Thursday, September 12, 2019

Freedom in Failure


A quick note from Emily: When I heard Jessica give her testimony at my church a few months ago, I found what she said so encouraging I just had to ask her to guest on my blog. After all, the truth she discovered as she drew closer to God in her own trial applies not only in her specific situation, but also to the rest of us who struggle sometimes with perfectionism and not feeling good enough. I hope you find her words (her first ever blog post!!) as encouraging as I did.



by Jessica Bradley

Failure.

That word is extremely negative. It means “lack of success.” If you look it up in the thesaurus, it gets paired with words like: breakdown, defeat, decay, inadequacy, loser, and wreck. Nothing with a positive connotation.

For several years, around the time when I became a new wife and mother, I let my failures define the way I viewed myself. That negative view of myself dragged me down into a depression that I didn’t know how to get out of.

It’s very popular right now to remind people to speak positive thoughts to themselves. We are told to look in the mirror and say, “You can do this! You are strong enough! Your failures don’t define you!” Everywhere we look, self-worth is measured by success. There are tons of different measurements and priorities for success, so if one doesn’t fit your lifestyle, find a different one! We are told that success is what matters, and failure is a lack of success. So keep trying! You can do this! Don’t give up!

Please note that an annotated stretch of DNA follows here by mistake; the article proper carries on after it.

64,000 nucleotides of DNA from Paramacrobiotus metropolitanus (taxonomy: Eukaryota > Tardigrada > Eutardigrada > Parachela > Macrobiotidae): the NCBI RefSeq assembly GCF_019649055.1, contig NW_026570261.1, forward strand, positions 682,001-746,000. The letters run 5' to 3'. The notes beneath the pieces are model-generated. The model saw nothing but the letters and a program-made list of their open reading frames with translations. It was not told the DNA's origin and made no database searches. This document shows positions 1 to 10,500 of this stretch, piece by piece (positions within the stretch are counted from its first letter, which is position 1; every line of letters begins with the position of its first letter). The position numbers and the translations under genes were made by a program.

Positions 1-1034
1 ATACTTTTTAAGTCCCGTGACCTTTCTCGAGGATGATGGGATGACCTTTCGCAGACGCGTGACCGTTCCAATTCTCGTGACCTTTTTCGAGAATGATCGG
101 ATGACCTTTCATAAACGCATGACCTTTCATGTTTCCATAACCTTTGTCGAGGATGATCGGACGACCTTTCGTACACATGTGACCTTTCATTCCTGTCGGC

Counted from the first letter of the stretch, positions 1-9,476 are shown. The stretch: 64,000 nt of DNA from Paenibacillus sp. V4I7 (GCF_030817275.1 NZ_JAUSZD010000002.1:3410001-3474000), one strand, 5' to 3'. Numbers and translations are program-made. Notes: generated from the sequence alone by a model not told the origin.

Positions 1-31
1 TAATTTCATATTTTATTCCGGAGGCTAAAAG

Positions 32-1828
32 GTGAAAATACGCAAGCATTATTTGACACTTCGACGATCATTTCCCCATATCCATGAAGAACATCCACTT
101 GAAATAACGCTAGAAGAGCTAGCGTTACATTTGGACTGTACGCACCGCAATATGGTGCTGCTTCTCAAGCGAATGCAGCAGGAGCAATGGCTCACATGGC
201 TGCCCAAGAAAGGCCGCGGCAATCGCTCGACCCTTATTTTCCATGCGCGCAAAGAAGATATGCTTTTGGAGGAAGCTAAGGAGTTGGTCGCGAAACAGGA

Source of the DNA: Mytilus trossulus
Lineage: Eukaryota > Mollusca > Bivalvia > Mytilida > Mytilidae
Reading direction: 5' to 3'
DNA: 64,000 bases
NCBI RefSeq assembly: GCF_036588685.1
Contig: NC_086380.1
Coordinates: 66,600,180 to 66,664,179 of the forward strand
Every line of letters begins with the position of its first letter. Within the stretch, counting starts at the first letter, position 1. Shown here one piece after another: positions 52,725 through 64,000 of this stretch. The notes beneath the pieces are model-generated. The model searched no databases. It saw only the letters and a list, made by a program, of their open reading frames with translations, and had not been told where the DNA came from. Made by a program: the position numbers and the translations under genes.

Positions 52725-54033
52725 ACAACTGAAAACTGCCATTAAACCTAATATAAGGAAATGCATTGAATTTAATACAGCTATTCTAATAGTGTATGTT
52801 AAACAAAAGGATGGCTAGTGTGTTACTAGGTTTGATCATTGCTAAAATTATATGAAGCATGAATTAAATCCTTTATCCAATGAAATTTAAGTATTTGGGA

While I was struggling with my own failures, that all sounded like a lie to me. Why tell myself, “I can do it!” when I knew I would fail again? Why lie and say, “I'm strong enough!” when I knew I was weak?

Thursday, September 5, 2019

Growing Roots

by Emily Conrad



I’ve heard the morbid take on bouquets that there’s no point in enjoying cut flowers because they’re all dead as soon as they are clipped from the plant. Though I didn't need much encouragement to enjoy cut flowers anyway, I picked one little flower recently that proved this perspective wrong.